Most of us are aware of the potential cancer-causing substances (aka carcinogens) that we should steer clear of. Asbestos, for example, is known to cause cancer of the lung, larynx and ovaries, as well as mesothelioma.
But residents in two Georgia cities have become aware of a relatively unheard-of carcinogen called ethylene oxide. That's because a WebMD story broke the news in early July 2019 that ethylene oxide was being pumped into the air in surrounding neighborhoods by three medical sterilization plants, two operated by Sterigenics in Smyrna (in metro Atlanta) and one by BD Bard in Covington, Georgia.
WebMD reported that the Environmental Protection Agency (EPA) began a 10-year study on how ethylene oxide affects human health — in 2007. The results weren't good. In its 2016 report, the EPA determined ethylene oxide causes cancer. And the EPA's latest National Air Toxics Assessment (NATA), which was released in 2018, identified five areas in Region 4 (the Southeast) where the risks of cancer were higher due to exposure to ethylene oxide.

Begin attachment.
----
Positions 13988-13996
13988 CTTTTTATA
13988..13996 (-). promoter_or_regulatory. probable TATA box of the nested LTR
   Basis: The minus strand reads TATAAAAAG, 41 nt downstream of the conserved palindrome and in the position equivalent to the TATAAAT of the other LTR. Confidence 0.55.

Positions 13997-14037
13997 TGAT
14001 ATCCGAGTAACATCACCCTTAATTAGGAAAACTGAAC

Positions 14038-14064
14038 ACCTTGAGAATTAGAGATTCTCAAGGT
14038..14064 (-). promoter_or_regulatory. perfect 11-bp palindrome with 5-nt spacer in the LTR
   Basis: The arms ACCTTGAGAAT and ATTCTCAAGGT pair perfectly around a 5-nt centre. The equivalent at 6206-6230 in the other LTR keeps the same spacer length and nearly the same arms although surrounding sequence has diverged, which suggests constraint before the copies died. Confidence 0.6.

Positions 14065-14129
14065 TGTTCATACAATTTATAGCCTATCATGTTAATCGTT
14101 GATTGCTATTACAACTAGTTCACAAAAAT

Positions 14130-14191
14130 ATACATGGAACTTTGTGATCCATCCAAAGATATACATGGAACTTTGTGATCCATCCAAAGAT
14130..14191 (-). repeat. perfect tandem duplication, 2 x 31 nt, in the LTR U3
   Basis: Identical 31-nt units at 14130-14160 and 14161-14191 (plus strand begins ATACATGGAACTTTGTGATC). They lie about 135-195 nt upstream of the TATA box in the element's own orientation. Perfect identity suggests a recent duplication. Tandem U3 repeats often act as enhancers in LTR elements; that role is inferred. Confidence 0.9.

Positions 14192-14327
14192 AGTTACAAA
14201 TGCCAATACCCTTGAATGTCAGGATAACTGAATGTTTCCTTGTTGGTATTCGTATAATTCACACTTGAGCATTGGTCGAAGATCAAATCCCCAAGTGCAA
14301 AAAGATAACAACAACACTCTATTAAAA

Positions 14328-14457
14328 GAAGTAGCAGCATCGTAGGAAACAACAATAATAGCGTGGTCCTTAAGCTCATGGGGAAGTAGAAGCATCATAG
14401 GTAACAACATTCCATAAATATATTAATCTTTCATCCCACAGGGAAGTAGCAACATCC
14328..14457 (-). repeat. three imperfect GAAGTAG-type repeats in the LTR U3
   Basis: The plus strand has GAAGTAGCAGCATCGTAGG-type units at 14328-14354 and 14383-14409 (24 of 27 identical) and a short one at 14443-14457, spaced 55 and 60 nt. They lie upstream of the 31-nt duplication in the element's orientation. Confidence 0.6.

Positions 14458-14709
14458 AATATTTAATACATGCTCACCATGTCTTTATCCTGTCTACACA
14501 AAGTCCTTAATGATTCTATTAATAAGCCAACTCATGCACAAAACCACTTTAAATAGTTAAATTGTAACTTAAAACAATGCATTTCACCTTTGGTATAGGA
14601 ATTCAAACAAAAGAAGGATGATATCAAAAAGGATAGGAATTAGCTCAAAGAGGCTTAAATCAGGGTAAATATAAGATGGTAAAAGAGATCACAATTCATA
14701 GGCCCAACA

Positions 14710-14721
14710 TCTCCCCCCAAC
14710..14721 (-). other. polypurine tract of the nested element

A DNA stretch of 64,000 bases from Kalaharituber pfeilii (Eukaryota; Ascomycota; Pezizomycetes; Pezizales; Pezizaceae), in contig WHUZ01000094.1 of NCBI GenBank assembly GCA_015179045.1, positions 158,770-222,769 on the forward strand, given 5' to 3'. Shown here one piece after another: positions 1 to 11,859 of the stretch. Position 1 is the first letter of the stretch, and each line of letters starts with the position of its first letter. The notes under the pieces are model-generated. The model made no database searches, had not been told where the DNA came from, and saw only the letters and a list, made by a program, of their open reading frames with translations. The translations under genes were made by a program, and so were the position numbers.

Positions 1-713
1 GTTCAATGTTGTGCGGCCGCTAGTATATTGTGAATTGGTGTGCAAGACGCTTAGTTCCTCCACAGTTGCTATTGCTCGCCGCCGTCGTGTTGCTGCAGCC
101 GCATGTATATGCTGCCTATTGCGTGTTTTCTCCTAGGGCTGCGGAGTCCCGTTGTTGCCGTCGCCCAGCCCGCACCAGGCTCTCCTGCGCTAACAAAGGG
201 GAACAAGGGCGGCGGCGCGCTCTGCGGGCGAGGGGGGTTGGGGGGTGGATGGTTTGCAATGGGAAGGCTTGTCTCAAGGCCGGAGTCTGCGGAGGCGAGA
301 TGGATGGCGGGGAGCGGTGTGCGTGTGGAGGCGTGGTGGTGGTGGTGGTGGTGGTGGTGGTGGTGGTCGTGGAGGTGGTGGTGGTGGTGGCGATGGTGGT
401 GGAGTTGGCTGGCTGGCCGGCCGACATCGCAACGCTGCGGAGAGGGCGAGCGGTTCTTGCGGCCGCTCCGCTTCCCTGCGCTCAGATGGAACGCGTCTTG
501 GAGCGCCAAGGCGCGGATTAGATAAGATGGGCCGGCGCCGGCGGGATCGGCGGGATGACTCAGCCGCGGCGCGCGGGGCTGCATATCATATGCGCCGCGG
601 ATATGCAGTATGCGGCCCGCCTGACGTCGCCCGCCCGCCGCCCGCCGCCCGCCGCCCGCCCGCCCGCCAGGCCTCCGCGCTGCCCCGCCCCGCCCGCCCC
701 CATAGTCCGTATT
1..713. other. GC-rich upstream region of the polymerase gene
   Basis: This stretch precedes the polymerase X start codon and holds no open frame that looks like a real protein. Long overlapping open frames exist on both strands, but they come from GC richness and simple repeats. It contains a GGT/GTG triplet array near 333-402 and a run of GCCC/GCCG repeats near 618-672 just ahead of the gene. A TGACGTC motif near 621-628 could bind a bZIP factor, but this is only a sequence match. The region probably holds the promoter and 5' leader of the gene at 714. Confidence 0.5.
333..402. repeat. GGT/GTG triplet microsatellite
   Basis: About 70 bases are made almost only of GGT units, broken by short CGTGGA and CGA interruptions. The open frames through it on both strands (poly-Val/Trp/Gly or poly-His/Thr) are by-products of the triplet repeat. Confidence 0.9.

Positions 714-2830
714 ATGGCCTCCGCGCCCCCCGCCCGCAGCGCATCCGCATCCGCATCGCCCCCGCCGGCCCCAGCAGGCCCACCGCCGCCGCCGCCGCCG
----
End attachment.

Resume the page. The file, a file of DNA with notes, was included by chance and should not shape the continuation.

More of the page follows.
But the EPA decided not warn residents in these areas. The EPA report came as a shock to many Atlanta residents who'd never been informed of the local environmental threat, let alone even heard of the carcinogen in question.
"We were stunned to hear that we've been living right in the midst of this lethal cloud for 12 years," says Lisa Jonas, who lives just south of Smyrna. Her neighborhood is in Fulton County census tract 97, which has the third highest level of ethylene oxide in Fulton County, and the fifth highest in Georgia. "I was diagnosed with breast cancer three years ago. It's very scary. We are furious that we have been kept in the dark all this time."